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Qiao Sun, Yujun Cui, "Solvability of Conjugate Boundary Value Problems with Integral Boundary Conditions at Resonance", Journal of Function Spaces, vol. 2016, Article ID 3454879, 7 pages, 2016. https://doi.org/10.1155/2016/3454879
Solvability of Conjugate Boundary Value Problems with Integral Boundary Conditions at Resonance
We investigate a conjugate boundary value problem with integral boundary conditions. By using Mawhin continuation theorem, we study the solvability of this boundary value problem at resonance. It is shown that the boundary value problem , , , , , has at least one solution under some suitable conditions.
In the past years, many authors have investigated the existence of solutions for conjugate boundary value problems at nonresonance (see [1–8]). They got the existence of solutions by using varying methods such as upper and lower solution method and fixed point theorem. For example, by using fixed point index theory, Zhang and Sun  investigated the existence of positive solutions for the following problem: with the boundary conditionsThe research on the solvability of boundary value problems at resonance has also been done by many people (see [9–15]), but only a few people study the solvability of conjugate boundary value problems at resonance. For instance, in , Jiang and Qiu studied the existence of solutions for the following conjugate boundary value problem at resonance:where ,
Inspired by [6, 9], we shall discuss the solvability of the following conjugate boundary value problem at resonance:where ,, is right continuous on and left continuous at ; denotes the Riemann-Stieltjes integrals of with respect to .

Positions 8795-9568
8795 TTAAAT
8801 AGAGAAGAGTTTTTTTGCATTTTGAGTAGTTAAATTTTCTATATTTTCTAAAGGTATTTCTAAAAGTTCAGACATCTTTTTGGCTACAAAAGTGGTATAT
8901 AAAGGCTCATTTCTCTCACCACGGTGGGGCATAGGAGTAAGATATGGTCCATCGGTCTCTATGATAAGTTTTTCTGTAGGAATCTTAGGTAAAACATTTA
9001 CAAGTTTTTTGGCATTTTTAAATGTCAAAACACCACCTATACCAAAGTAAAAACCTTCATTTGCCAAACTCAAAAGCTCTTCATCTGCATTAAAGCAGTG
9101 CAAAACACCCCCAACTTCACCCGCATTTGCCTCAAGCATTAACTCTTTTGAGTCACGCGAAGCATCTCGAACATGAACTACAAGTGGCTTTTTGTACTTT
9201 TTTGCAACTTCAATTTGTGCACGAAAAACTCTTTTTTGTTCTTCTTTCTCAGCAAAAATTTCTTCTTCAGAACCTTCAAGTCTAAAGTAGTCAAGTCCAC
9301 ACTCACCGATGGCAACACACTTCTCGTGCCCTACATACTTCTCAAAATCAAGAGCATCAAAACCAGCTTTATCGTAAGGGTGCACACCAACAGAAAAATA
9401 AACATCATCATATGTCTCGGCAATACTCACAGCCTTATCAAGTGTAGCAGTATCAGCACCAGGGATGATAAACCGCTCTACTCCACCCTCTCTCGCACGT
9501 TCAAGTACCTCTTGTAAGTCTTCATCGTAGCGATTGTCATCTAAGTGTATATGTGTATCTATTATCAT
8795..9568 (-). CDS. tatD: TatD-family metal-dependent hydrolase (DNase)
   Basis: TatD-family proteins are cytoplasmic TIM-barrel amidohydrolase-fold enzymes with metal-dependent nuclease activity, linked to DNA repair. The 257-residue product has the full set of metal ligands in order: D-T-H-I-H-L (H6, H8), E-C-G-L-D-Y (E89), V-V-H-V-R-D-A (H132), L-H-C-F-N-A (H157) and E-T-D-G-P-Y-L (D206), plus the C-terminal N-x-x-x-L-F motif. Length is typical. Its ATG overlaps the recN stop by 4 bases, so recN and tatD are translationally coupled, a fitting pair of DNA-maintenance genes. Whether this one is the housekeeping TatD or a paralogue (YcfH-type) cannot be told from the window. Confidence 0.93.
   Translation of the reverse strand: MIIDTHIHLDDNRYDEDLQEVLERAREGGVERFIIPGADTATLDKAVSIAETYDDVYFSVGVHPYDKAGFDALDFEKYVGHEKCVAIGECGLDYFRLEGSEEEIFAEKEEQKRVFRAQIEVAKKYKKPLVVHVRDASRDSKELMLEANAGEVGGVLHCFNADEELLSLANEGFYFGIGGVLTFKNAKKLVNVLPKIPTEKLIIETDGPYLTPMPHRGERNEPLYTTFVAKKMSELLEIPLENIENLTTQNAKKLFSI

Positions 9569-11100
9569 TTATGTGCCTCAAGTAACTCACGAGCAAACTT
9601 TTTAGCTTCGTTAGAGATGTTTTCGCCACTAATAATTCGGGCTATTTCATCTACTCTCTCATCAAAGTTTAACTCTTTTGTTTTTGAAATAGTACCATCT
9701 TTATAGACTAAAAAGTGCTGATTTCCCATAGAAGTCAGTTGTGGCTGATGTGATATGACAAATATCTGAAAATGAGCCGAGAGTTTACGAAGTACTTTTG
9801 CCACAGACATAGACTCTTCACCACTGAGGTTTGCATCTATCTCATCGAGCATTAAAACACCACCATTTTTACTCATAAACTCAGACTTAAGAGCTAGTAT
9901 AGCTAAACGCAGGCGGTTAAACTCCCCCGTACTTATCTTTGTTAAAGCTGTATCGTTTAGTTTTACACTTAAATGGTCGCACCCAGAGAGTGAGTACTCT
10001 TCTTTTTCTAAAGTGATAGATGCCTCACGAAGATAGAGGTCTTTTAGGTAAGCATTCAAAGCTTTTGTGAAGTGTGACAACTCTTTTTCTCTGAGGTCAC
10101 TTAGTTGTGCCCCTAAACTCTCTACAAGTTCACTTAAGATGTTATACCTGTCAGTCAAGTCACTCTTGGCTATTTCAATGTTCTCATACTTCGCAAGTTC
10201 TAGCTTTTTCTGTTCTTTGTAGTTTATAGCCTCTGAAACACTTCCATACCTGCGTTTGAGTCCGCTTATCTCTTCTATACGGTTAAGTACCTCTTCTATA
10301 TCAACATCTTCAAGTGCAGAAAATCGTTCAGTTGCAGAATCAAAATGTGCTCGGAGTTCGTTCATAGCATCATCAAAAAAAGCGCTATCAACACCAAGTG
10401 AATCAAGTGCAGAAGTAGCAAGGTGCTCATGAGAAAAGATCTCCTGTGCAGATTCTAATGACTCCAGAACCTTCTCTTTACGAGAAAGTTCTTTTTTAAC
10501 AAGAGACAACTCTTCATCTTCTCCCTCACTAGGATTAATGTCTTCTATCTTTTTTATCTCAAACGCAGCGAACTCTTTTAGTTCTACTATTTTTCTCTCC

Different from the above results, the boundary condition we study is . As far as we are concerned, it is innovative to study the solvability of conjugate boundary value problem at resonance in the case .
The organization of this paper is as follows. In Section 2, we provide Mawhin continuation theorem which will be used to prove the main results. In Section 3, we will give some lemmas and prove the solvability of problem (4).
Firstly, for the convenience of the reader, we recall some definitions and notations.
Definition 1. Assume that and be real Banach spaces and be a Fredholm operator of index zero, if the following conditions hold: (1) is a closed subspace of ; (2) .
Let , be real Banach spaces and let be a Fredholm operator of index zero. , are continuous projectors such that It follows that is invertible. We denote the inverse of the mapping by (generalized inverse operator of ). If is an open bounded subset of such that , the mapping will be called -compact on if is bounded and is compact.
Theorem 2 (see  (Mawhin continuation theorem)). Let be a Fredholm operator of index zero and let be L-compact on . The equation has at least one solution in if the following conditions are satisfied:(1) for every ;(2) for every ;(3), where is a projection such that .
Let with norm in which . Let with norm . Operator is defined as with
Define operator as follows: So problem (4) becomes .
3. Main Results
Assume that the following conditions hold in this paper:(H1), , where (H2) satisfies Caratháodory conditions.(H3)There exist functions with such that (H4)There exists a constant such that if , then (H5)There is a constant such that either or holds if
Then we can present the following theorem.
Theorem 3. Suppose that (H1)–(H5) are satisfied; then there must be at least one solution of problem (4) in .
To prove the theorem, we need the following lemmas.